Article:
Reliable methods are required for studying exosome uptake. One method is the loading of EVs with luciferin substrate, followed by the administration to luciferase-expressing cells and the measurement of bioluminescence, which studies the transfer of exosomal contents into cytosol [121,137]. To visualize the interaction between exosomes and cells, studies may also stain exosomes with fluorescent lipophilic membrane-binding dyes, which can be subsequently measured by fluorescence microscopy or flow cytometry [121]. However, these methods merely track exosomes and their surface lipids and cannot be used to visualize the fate of intracellular cargoes themselves.
While exosome bioengineering provides a promising future for targeted drug delivery, several barriers stand in the way of its translation. Genetic modification of donor cells applies only to targeting molecules and fusion products that can be encoded within a genetic vector. The feasibility of modifying exosomes from patient-specific donor cells via a genetic approach is also uncharacterized [188]. Furthermore, targeting moieties intended for exosomal incorporation can be degraded within donor cells, though this can be overcome via the addition of glycosylation motifs to stabilize the targeting peptide [189]. On the other hand, chemical engineering overcomes several of these limitations, at the cost of requiring strict reaction conditions that ensure the stability of the exosome membranes, intrinsic targeting molecules and extrinsic targeting molecules [188].

6. Conclusions

Given the complex networks of protein interactions, individual proteins may exert more than one effect on the exosomes produced. As mentioned, some proteins have dual roles by simultaneously promoting and inhibiting different mechanisms in EV biogenesis. Moreover, the function of a protein in exosome biogenesis can be cell-type-specific. Homologs from the same protein family are responsible for loading different cargos into ILVs. Therefore, observations from a particular cell type, protein and conditions should be well-documented and cautiously interpreted when applied in other contexts. Currently, despite being aware of the heterogeneity of exosomes and MVBs, it is unknown which mechanisms can regulate such heterogeneity and the extent to which these mechanisms are cell-type-specific.
Recent studies in the regulation of exosome release have enabled the framework of exosome biogenesis and absorption to be identified; thus, we have attempted to unite current evidence and point out common elements in exosome biology in this review. However, cell-type-specific pathways and interactions between mechanisms remain ambiguous. Delineating these mechanisms will be crucial to the conceptualization and development of novel, specific and effective therapeutic approaches. However, exosome isolation methods and the analysis of the exosome composition are unstandardized. Establishing reliable methods in characterizing exosome subpopulations is needed for overcoming the current bottleneck.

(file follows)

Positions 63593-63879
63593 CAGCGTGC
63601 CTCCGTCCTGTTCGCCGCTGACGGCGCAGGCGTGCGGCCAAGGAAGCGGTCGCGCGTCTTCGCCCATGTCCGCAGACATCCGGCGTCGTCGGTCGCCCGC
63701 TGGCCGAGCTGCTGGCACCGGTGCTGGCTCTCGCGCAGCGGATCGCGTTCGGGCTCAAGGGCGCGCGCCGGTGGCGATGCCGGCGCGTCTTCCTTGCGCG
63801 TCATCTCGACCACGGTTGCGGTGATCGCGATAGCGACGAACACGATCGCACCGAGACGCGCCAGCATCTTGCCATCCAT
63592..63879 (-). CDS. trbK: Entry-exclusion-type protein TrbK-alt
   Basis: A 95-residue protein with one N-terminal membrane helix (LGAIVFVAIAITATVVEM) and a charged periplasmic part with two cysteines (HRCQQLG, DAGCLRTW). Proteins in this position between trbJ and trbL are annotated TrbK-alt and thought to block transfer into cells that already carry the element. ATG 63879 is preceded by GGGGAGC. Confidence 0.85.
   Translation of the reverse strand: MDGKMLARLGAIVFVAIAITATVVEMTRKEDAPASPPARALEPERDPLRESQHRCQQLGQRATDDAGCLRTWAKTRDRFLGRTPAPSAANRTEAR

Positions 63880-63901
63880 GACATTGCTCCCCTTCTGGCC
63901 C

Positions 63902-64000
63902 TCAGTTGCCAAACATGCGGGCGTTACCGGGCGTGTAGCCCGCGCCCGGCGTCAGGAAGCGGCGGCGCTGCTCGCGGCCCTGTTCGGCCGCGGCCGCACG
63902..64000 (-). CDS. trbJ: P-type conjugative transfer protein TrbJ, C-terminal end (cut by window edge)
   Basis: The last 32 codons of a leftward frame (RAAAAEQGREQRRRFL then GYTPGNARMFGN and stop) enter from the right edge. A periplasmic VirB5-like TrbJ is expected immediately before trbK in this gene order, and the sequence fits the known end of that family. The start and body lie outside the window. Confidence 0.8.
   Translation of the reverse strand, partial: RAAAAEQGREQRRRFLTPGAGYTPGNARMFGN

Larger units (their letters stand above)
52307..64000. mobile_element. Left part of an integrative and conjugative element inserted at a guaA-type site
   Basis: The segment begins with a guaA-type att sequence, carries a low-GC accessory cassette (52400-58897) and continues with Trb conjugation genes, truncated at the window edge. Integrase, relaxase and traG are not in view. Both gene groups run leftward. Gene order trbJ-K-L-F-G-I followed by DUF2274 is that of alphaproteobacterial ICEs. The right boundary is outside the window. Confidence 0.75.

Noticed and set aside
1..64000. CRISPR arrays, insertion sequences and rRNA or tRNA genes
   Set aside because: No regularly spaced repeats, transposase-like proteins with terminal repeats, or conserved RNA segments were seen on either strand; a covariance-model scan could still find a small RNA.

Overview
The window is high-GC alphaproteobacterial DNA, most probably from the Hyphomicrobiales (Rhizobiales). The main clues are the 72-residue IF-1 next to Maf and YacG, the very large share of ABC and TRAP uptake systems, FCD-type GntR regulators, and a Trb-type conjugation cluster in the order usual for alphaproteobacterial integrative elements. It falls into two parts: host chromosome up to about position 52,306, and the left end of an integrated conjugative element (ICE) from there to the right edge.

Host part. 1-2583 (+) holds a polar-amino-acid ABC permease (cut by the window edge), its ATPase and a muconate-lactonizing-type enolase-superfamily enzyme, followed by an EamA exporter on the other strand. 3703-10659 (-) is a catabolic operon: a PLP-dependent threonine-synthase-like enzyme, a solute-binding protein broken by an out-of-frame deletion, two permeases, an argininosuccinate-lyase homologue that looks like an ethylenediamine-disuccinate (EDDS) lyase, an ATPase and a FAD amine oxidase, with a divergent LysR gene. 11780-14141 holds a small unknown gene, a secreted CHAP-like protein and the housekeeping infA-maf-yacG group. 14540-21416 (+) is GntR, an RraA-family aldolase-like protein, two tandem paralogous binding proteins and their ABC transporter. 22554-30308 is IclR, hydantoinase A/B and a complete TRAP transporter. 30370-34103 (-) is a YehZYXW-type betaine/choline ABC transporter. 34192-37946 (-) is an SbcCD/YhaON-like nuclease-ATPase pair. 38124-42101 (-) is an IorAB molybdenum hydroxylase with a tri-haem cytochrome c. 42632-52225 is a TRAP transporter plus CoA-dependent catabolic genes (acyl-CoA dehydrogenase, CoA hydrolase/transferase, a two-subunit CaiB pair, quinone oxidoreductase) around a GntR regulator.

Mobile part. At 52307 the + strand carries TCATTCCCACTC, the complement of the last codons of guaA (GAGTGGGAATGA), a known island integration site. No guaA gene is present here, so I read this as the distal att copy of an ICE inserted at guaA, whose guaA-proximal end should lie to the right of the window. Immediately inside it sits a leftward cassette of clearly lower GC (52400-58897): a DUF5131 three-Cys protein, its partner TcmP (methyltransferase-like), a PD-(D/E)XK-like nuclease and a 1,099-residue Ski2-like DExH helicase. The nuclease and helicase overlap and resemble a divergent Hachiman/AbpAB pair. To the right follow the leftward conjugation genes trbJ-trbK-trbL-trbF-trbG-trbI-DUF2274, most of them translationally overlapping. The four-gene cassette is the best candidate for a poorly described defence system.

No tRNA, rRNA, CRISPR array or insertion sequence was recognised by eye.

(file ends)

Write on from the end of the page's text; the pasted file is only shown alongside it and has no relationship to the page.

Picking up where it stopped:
Numerous translational opportunities have been proposed for exosomes and their biogenesis. Exosomes have been suggested as biomarkers for the diagnosis and evaluation of cancer progression, but heterogeneity has been an obstacle for the analysis of EV composition and obstructing the detection of disease-specific exosomes. Additionally, exosomes can act as drug delivery vectors for cancer therapy. Exosome engineering approaches can incorporate targeting moieties that improve organ-specific targeting. However, the low yield and compositional heterogeneity is an obstacle to harvesting and controlling the side effects of engineered EVs. Further study in exosome biology and bioengineering is needed to optimize the specific targeting and efficient manufacturing of exosomes for translational medicine.

Author Contributions

Conceptualization, N.C.H.L. and J.W.P.Y.; writing—original draft preparation, N.C.H.L.; writing—review and editing, N.C.H.L. and J.W.P.Y.; supervision, J.W.P.Y.; funding acquisition, J.W.P.Y. Figures were created with (accessed on 26 March 2023). All authors have read and agreed to the published version of the manuscript.


The work was funded by the Research Grants Council General Research Fund (Project No. 17105322), the National Natural Science Foundation of China General Program (Project No. 81872340 and 82072626), and the University Research Committee Seed Fund for Basic Research (Project No. 202111159009) of the University of Hong Kong.

Conflicts of Interest

The authors declare no conflict of interest.


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Figure 1. Overview of exosome biogenesis. Endocytic vesicles are generated by (1) clathrin-mediated endocytosis (CME), (2) caveolin-dependent endocytosis (CDE) and (3) clathrin- and caveolin-independent endocytosis. After the fusion of endocytic vesicles to form early endosomes, (4) ILVs are generated by ESCRT-dependent and ESCRT-independent pathways, resulting in the formation of multivesicular bodies (MVBs). (5) Cargoes are sorted into ILVs from various organelles, including the trans-Golgi network (TGN), endoplasmic reticulum (ER) and mitochondria. (6) MVBs can then fuse with lysosomes and undergo lysosomal degradation. (7) Alternatively, MVBs are trafficked towards the plasma membrane and (8) undergo membrane fusion for the extracellular release of ILVs as exosomes.